Despite all of my big plans to explore and conquer, I ended up spending most of my winter break snowed in.Despite all of my big plans to explore and conquer, I ended up spending most of my winter break snowed in, in my mom’s apartment in some town in New Jersey that will, for the purposes of this article, remain nameless. Although New York City was a mere thirty minute trip away, I remained unwilling to brave the cold and ice and take the bus to the train to the subway necessary to reenter civilization. I stayed, for the most part, curled up in that tiny two-bedroom apartment, doing what many people would call ‘nothing.’
In a sense, you could call my winter break a failure — and by many standards it was — but on the other hand it was a tremendous success. I was able to do a lot of something that I find impossible to do on any sort of regular basis while in session at Cornell: read for pleasure. Eager English major that I am, I managed to tackle a variety of different books that had been collecting dust on my shelf for quite some time. To keep from getting too torpid and sluggish, I rode the stationary bicycle in the building’s tiny fitness room, but for the most part I focused on earning my literary chops and becoming the best reader that I could be. Using the books as a gateway, I took trips around the world, engaged in exciting and life-threatening activities and fell in love, over and over again.
One book that I found especially thrilling was Aldous Huxley’s Brave New World. For those of you unfamiliar with Huxley’s early nineteenth century novel, the basic premise is a dystopic future in which human beings are reduced to their usefulness to society, classified based on the type of work they are best suited to do and kept socializing in order to blind them from the reality of their meager existences.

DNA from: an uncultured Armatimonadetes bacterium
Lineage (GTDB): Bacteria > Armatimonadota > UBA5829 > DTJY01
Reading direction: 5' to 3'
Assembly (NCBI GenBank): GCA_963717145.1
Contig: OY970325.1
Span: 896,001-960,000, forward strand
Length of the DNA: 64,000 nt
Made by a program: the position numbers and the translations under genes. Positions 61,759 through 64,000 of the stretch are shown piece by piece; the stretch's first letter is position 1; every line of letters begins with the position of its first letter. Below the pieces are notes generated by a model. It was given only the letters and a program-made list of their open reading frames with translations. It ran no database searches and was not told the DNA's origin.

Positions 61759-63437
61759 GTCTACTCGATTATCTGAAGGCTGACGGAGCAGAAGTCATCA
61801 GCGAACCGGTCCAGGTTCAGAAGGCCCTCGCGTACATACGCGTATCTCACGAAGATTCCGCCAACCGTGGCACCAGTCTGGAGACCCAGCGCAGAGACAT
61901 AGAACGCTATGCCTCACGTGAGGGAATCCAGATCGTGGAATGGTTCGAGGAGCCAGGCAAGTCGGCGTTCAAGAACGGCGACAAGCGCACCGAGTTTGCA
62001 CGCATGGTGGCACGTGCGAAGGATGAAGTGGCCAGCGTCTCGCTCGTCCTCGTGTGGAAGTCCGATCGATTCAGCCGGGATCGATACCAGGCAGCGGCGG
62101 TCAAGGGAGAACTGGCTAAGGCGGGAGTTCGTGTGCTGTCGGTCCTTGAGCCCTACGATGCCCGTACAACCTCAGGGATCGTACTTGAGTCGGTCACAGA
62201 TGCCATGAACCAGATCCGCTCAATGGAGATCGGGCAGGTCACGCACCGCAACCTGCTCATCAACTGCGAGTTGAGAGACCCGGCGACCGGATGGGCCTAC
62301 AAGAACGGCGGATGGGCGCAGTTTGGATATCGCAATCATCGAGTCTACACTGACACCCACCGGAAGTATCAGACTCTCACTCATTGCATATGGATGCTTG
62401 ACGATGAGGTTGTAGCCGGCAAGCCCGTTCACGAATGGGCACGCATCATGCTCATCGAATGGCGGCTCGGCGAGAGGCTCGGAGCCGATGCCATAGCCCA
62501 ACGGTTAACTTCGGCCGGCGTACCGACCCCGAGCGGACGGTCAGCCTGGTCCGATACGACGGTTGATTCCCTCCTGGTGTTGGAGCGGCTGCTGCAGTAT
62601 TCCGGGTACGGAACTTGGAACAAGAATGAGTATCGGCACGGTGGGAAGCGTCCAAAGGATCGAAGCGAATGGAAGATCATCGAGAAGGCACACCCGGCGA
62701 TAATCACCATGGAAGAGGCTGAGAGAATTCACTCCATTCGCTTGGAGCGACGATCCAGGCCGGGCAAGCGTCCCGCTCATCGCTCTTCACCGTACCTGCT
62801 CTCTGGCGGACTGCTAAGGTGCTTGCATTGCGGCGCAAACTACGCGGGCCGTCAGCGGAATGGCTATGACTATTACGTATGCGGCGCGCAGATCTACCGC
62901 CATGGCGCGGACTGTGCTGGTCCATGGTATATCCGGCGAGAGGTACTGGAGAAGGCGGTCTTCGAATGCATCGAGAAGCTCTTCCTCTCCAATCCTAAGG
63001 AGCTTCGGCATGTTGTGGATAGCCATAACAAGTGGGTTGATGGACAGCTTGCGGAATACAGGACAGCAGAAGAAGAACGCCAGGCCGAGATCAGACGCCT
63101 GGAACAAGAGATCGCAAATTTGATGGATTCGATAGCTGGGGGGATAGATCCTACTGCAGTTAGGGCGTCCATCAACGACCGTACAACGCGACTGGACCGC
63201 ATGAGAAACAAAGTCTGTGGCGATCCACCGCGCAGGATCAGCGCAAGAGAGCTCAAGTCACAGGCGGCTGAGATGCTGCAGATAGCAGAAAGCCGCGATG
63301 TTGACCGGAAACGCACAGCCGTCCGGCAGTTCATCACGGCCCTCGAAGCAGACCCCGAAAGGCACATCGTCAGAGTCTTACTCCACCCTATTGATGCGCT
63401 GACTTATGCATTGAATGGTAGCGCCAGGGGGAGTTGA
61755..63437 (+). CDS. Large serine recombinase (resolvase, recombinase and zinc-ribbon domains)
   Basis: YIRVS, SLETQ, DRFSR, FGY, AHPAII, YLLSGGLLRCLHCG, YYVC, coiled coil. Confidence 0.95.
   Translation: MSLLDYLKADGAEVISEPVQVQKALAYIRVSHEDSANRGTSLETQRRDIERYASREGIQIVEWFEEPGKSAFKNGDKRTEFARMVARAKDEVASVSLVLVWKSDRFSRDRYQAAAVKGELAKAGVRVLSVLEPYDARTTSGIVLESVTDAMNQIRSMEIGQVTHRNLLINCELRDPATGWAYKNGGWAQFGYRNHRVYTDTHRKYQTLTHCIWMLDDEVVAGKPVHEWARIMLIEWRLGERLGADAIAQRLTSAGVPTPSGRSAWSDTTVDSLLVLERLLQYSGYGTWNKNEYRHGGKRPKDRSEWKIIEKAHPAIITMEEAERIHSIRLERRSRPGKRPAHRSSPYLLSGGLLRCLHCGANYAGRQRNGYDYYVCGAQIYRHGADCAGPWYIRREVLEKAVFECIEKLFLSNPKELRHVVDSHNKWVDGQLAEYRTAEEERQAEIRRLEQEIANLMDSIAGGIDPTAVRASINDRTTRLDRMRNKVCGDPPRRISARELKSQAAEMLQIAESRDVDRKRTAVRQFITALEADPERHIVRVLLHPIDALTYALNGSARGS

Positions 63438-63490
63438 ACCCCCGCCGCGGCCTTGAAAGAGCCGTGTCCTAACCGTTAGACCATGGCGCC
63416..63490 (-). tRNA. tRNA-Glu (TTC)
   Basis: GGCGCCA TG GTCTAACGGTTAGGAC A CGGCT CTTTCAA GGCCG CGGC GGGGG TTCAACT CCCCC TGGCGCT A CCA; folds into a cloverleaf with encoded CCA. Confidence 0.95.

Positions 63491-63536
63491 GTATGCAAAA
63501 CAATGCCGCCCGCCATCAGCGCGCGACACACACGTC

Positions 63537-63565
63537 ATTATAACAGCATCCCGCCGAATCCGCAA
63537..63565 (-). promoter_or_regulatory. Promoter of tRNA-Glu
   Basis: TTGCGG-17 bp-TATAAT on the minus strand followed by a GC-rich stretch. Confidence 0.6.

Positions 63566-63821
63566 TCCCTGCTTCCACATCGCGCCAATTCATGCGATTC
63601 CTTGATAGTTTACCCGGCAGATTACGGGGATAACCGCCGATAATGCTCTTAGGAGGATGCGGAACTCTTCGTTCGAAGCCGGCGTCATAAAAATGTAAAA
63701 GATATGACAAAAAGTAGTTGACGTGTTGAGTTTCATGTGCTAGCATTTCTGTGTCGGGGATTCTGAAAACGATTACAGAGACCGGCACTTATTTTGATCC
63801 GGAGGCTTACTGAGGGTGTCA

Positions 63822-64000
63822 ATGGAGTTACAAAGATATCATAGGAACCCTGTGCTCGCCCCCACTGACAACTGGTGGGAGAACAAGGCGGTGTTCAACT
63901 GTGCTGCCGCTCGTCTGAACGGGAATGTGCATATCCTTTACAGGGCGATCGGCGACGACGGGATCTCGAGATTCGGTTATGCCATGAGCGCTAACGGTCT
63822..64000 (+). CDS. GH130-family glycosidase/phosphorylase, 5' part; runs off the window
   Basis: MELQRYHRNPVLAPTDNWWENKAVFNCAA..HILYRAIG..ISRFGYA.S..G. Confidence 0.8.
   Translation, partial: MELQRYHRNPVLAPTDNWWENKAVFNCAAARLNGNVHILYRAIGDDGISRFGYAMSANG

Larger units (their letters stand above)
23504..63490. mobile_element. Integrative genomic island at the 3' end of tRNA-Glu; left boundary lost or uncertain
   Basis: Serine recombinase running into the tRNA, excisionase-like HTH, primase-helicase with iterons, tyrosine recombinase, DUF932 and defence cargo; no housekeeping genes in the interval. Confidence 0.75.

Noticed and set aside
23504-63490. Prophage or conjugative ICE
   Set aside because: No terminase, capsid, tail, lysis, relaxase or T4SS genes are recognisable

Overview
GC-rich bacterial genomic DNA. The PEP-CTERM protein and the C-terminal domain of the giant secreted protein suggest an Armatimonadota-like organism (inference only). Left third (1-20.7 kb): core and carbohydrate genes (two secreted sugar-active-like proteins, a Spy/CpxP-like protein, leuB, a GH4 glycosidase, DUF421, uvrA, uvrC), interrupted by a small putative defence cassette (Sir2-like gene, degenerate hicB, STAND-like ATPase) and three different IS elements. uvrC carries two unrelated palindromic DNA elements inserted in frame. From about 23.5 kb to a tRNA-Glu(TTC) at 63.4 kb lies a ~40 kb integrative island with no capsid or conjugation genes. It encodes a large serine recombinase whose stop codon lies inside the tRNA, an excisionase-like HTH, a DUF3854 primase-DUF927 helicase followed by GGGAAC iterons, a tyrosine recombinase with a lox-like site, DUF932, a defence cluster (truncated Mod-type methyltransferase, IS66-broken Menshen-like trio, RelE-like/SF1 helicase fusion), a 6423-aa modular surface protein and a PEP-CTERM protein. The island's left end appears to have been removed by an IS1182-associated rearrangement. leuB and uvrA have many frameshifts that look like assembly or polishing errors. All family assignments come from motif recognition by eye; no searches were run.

Curled up in my apartment reading, I couldn’t help but wonder if I too wasn’t caught up in some sort of temporary winter-break dystopia in which I was reduced solely to the most efficient novel-absorbing version of myself. Was I living the optimized English major lifestyle, in which voyeurism replaces experience and absorption becomes the highest ideal? Was I really living if all my experience occurred through the barrier of words on a page?
While I know that my world differed from Huxley’s in many ways, I couldn’t help but be absolutely terrified of just how much I was getting done. And while I know that my reading serves almost no purpose to society, I couldn’t help but wonder: when perfecting one’s craft, how efficient is too efficient? When do we stop being curious readers and start being databases?
With the hyper-intensive pre-professional atmosphere that Cornell is known for fostering, I often find myself suppressing real life experience for academic success. The general rule has always been that schoolwork trumps social life and I have always been loath to argue to disappointed tuition-paying parents that it actually is pretty important to my wellbeing that I am able to see friends and engage in tomfoolery on Thursday, Friday and Saturday nights. I personally know for a fact that while reading and learning about the experiences of others is a highly useful tool in crafting the intellectual mind, it is only half the battle. The other half consists of living, talking to people, walking around and doing what many people would call nothing.
As motivated students, I know it’s often difficult to defend partying, especially when we feel that were slipping relative to our harder-working peers. But I think the time has come that we give credit where credit is due. While there is no obvious usefulness to just hanging around, it is part of what makes us real people and not machines. Doing nothing is a very human pastime and it gives us the fuel to work as machines in the interludes.
So here’s to the procrastinators, partiers, lazy bums, and socialites across the globe! The world needs people to let loose and do ridiculous things. Voyeurism will only get you so far and it’s important to get out there and get rid of the buffer between you and the real world. Keep in mind how much of history is defined by some not-so clear minded kids, talking, thinking and engaging in farfetched shenanigans. Without it there would be absolutely nothing to read about. Keep making mistakes Cornellians — you may be in the midst of the story that will become the next great American novel.
Original Author: Adam Lerner